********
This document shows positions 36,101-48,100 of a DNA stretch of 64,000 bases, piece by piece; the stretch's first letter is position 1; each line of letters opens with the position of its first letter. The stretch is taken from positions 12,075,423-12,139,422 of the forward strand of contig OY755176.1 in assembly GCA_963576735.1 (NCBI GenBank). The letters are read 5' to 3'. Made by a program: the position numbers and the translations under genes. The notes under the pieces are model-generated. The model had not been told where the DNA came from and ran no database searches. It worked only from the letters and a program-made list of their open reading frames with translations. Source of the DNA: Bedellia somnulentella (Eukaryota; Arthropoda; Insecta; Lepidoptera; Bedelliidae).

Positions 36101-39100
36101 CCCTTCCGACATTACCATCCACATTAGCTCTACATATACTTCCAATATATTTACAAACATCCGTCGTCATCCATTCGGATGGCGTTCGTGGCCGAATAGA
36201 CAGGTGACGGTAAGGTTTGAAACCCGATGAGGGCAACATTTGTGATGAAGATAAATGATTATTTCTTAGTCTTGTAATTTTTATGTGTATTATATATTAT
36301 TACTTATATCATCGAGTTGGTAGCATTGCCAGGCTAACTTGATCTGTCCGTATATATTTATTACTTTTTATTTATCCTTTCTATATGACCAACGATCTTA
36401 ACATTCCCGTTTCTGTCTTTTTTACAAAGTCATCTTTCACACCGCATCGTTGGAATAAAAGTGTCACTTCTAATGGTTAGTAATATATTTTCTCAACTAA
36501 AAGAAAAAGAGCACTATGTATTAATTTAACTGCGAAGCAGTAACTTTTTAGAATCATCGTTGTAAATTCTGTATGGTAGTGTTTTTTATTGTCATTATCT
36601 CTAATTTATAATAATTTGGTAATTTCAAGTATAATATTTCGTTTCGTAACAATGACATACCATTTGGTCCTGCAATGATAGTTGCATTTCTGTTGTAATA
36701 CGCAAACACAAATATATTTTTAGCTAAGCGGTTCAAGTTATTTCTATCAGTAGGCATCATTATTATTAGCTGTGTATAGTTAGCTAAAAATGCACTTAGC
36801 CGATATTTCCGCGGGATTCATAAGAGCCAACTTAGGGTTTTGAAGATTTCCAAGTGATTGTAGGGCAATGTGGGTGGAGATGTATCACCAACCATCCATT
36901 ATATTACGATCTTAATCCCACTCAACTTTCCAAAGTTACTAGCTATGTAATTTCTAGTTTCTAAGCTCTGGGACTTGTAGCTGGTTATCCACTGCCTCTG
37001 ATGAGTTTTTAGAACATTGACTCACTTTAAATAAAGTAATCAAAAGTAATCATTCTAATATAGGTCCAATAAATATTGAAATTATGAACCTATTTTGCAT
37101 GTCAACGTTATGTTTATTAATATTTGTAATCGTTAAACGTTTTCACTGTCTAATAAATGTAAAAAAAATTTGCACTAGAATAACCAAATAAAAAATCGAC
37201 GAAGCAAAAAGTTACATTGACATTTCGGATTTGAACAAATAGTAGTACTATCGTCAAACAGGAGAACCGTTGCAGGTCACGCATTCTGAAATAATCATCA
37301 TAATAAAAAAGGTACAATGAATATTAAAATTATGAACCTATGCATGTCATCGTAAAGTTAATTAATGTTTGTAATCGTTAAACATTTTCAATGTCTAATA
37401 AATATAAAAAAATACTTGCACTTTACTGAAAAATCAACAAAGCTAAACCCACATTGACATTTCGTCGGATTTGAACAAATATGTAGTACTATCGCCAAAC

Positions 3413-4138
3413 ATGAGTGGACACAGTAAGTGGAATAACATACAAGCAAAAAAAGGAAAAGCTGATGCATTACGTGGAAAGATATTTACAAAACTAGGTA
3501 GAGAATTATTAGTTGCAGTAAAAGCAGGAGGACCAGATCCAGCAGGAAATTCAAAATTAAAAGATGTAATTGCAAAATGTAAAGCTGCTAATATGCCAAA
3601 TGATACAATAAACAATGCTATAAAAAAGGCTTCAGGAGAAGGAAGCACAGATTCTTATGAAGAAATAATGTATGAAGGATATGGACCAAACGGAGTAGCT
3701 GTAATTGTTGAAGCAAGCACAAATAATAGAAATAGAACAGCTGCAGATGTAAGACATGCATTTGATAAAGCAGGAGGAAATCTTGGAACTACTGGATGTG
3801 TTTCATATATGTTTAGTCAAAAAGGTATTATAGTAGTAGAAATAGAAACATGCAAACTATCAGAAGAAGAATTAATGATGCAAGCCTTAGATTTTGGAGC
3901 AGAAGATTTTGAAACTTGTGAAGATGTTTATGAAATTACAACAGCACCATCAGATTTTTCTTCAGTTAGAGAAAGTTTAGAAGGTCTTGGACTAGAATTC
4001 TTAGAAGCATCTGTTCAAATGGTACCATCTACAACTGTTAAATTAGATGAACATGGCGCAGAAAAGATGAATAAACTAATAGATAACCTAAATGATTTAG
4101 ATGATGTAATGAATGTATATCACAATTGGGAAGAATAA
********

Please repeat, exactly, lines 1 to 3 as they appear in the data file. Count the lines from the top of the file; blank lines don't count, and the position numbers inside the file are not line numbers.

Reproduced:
This document shows positions 36,101-48,100 of a DNA stretch of 64,000 bases, piece by piece; the stretch's first letter is position 1; each line of letters opens with the position of its first letter. The stretch is taken from positions 12,075,423-12,139,422 of the forward strand of contig OY755176.1 in assembly GCA_963576735.1 (NCBI GenBank). The letters are read 5' to 3'. Made by a program: the position numbers and the translations under genes. The notes under the pieces are model-generated. The model had not been told where the DNA came from and ran no database searches. It worked only from the letters and a program-made list of their open reading frames with translations. Source of the DNA: Bedellia somnulentella (Eukaryota; Arthropoda; Insecta; Lepidoptera; Bedelliidae).

Positions 36101-39100
36101 CCCTTCCGACATTACCATCCACATTAGCTCTACATATACTTCCAATATATTTACAAACATCCGTCGTCATCCATTCGGATGGCGTTCGTGGCCGAATAGA